I shared these perspectives (which are really definitions) that can be applied to any movement we are taught in Aikido in order to point out that the issue is not between small motions and large motions but rather the issue may be in the relationship between the two. While some instructors may favor large motions and others may favor smaller motions, even in the execution of a technique, they sometimes have a large motion emphasis along with component parts of the technique being smaller motions within the same technique. The reverse of this principle is also true. This is when a technique has both inside and outside Aiki present. Simple techniques usually only have one aspect present. When both principles are in play, then we call that an advanced technique because advanced motor skills are then in play.

If you understand the breakdown though, it may clear up the confusion as to what we are doing and help the student to distinguish between things that are similar thus improving the students learning curve and helping to specifically address all the component parts of the training in Aikido.

Best wishes,
Jorge

Dan Richards 02-15-2013 04:02 AM

Re: How small is your aikido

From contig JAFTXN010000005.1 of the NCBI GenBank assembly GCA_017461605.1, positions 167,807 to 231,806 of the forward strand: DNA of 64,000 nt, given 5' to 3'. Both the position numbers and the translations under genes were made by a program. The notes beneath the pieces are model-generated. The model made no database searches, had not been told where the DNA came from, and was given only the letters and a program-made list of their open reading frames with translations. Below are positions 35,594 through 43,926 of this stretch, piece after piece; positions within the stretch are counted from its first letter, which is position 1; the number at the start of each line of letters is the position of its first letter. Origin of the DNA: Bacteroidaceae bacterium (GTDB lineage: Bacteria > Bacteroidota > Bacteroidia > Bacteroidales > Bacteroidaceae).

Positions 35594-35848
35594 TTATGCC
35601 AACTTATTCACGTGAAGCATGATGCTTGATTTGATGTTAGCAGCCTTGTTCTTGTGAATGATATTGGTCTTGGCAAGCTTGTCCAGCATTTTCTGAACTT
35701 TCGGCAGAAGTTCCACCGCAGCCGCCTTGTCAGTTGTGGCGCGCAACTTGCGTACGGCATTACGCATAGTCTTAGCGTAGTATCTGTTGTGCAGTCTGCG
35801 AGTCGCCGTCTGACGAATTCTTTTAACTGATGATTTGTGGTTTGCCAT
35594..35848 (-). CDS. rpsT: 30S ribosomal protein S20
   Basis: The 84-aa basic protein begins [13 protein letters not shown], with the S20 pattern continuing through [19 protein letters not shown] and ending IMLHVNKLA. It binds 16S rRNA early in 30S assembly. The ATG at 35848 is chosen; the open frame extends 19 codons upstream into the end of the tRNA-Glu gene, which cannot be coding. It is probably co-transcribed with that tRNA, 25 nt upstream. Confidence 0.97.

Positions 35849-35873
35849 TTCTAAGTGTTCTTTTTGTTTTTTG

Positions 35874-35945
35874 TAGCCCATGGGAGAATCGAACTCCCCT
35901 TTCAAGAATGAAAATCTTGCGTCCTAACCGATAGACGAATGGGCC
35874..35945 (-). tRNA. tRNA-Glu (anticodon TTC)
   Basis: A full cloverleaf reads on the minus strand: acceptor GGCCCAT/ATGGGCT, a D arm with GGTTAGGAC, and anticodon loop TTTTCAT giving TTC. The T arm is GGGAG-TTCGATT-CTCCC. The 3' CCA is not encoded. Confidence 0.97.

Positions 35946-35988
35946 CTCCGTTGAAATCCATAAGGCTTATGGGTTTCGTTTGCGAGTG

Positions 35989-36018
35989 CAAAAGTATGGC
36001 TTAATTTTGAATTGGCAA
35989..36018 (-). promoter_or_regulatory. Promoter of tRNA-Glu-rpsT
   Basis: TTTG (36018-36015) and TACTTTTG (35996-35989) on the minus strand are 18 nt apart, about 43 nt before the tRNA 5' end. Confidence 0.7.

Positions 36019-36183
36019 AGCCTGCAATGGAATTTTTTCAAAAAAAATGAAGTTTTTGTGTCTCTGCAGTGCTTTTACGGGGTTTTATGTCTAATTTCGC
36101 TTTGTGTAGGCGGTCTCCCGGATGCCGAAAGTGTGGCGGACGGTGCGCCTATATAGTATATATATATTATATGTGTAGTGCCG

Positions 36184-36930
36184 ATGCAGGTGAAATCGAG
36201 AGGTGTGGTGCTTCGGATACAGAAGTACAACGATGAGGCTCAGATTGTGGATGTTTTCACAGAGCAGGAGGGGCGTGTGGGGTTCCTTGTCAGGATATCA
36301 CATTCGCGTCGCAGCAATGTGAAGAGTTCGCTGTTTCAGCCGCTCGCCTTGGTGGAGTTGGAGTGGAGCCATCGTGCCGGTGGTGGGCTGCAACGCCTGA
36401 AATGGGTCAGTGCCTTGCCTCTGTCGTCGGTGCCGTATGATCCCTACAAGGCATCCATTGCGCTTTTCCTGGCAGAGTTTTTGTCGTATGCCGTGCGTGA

This small ---> •

AsimHanif 02-15-2013 06:41 AM

Re: How small is your aikido
 
Thank you Takahashi Sensei. Good stuff.
Space = time. So controlling the space is crucial to efficiency. I've found that when nage utilizes big movements, I (as uke) have a lot of time (to regain balance, & possibly counter). And this has been the case with Shihans X, Y, and Z.
For the same reasons as uke I don't like taking big ukemi. I prefer to be very close to nage to again put myself in the best possible position.
My experiences with my own teacher (Takeguchi Sensei) have definitely solidified my goal of constantly striving to ‘get smaller', more subtle. Takeguchi Sensei is very close up and does not give you an inch, meaning very little space or time to counter.
That said I think a lot of people simply like big movements. Things are easier to see and you can get good cardio in. It can be fun and that's fine as well.

Jonathan 02-15-2013 01:18 PM

Re: How small is your aikido
 
Quote:

so anyway

how small do you or can you make your movements. is it something that you are working towards or do you thin that aikido should always be large and open?
My movements are much smaller than when I first learned them, which suggests that as I move forward in training they will grow smaller still. I don't think Aikido technique should remain very large and open as one develops in one's skill in Aikido. Especially if one's purpose is developing greater martial effectiveness, smaller and quicker is, in my view, better. Having said this, though, I do enjoy practicing with big, open movements. It just feels good to move this way. So, I practice both kinds of movement regularly.